On March 27, 2019 the IRS announced a revision to its EIN procedures which went into effect on May 13, 2019 (see announcement here).
An EIN is an employer identification number, which is also known as a Federal Tax Identification Number, and is used to identify a business entity. Businesses need an EIN for a number of reasons, including to open bank accounts, obtain licenses, file income tax returns, etc.
Obtaining an EIN is a relatively simple process if the responsible party has a social security number
This begs the question, “who is a responsible party“?
Prior to May 13, 2019, a responsible party was defined as:
“[T]he person who has a level of control over, or entitlement to, the funds or assets in the entity that, as a practical matter, enables the individual, directly or indirectly, to control, manage or direct the entity and the disposition of its funds and assets. The ability to fund the entity or the entitlement to the property of the entity alone, however, without any corresponding authority to control, manage, or direct the entity (such as in the case of a minor child beneficiary), does not cause the individual to be a responsible party.”
In practical terms, prior to May 13, 2019, a responsible party of a limited liability company was any member (or owner) of the limited liability company – even if the owner was another company; and for corporations, the responsible party was generally an officer of the company, such as a President or Vice President.
Furthermore, prior to May 13, 2019, the IRS would accept applications for an EIN even if a responsible party did not have either an EIN, SSN, or ITIN, so long as the application was made by fax by submitting a Form SS-4 and Form 2848. However, effective as of May 13, 2019, the IRS revised its EIN application procedures as follows:
“All EIN applications (mail, fax, electronic) must disclose the name and Taxpayer Identification Number (SSN, ITIN, or EIN) of the true principal officer, general partner, grantor, owner or trustor. This individual or entity, which the IRS will call the “responsible party,” controls, manages, or directs the applicant entity and the disposition of its funds and assets [emphasis added]. Unless the applicant is a government entity, the responsible party must be an individual (i.e., a natural person), not an entity. If there is more than one responsible party, the entity may list whichever party the entity wants the IRS to recognize as the responsible party.” (see here for the exact IRS requirements).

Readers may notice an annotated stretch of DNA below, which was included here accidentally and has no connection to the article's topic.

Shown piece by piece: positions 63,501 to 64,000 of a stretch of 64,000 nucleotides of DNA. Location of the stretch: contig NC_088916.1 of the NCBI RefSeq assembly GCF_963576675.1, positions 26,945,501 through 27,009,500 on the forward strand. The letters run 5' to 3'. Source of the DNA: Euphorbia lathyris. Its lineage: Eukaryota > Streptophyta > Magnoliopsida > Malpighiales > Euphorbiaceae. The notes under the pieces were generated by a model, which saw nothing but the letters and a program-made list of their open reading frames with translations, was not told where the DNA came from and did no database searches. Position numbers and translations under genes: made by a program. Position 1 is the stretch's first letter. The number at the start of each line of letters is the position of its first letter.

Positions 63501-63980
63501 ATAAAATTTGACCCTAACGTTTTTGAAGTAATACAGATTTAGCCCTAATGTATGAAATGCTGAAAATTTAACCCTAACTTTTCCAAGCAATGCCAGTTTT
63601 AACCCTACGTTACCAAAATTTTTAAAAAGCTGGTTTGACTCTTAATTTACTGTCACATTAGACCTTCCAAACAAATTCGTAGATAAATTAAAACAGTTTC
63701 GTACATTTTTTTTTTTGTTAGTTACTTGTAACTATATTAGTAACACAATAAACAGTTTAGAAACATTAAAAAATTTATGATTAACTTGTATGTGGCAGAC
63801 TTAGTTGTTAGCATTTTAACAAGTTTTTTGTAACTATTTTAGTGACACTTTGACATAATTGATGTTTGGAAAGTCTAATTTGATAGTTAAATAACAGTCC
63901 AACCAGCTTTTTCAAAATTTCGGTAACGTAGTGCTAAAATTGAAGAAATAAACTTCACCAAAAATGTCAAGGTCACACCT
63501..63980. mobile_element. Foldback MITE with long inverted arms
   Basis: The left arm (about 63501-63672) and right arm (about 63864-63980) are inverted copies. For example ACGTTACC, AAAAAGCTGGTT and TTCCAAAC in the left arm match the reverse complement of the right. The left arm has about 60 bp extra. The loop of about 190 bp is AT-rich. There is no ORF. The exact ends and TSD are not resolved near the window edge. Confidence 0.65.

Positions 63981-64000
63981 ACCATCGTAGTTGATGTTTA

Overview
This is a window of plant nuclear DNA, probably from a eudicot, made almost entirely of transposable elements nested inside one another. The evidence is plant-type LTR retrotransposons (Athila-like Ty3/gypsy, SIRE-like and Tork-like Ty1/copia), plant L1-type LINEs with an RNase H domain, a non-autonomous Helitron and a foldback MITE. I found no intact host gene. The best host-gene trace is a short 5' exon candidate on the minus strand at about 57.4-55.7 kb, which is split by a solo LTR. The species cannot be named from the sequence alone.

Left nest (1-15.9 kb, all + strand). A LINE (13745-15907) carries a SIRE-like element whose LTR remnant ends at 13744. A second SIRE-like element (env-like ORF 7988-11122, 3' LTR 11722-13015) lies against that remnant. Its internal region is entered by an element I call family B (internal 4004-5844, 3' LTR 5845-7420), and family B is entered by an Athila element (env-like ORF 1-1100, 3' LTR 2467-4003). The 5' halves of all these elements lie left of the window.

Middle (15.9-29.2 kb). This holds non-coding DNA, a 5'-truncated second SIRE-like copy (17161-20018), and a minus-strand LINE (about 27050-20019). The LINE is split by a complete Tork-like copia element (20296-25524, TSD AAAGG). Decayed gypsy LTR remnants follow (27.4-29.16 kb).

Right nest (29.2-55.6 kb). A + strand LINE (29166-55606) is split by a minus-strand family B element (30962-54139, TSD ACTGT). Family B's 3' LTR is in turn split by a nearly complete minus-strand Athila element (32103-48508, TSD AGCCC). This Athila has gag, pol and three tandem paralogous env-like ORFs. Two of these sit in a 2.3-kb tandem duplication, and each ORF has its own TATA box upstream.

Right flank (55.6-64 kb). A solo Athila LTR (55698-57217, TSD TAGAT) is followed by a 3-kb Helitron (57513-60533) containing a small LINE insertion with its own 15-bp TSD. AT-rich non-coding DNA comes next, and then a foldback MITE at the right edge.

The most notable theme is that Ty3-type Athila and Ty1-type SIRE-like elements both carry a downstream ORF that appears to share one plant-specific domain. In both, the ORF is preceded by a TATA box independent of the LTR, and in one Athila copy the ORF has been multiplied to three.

The most significant change to the EIN application process stems from the new requirement that the responsible party have either an ITIN or SSN. This will have a significant impact on non-U.S. individuals or owners of limited liability companies who do not have an ITIN or SSN. If a non-U.S. owner of a limited liability company needs to obtain an EIN, they will first have to apply for an ITIN, which can be a complex and time consuming process and the IRS has limited the circumstances under which an individual is eligible to apply for an ITIN. Moreover, it is important to note that while the IRS has imposed the requirement that a responsible party have an SSN or ITIN prior to applying for an EIN, the IRS has not revised the rules to the ITIN application to include the need for an ITIN in order to apply for an EIN as a permissible basis for applying for the ITIN. Therefore, those advising the individual applicant for ITIN will need to carefully evaluate the rules for the Form W-7 (ITIN application – see instructions here) in order to determine the appropriate basis for applying for the number.
Furthermore, the IRS will no longer allow an entity (such as a corporation or limited liability company) to be a responsible party on the EIN application. This process formerly worked as a “back door” to obtain an EIN quickly online.
Speaking of back doors, most tax practitioners are aware that the IRS discontinued its practice of granting EINs over the phone a number of years ago. As a result of the discontinuing the practice of granting EINs over the phones, EINs could only be obtained online so long as the responsible party (as previously defined) had an SSN (not ITIN), or by submitting a fax application if the responsible party only had an ITIN or if the responsible party had neither an ITIN or SSN. The IRS is available to provide the EIN from 6:00 AM EST – 11:00 PM EST.
Practitioners should be prepared to account for the increased difficulty and time for obtaining EINs for non-U.S. people who do not have an ITIN or SSN.
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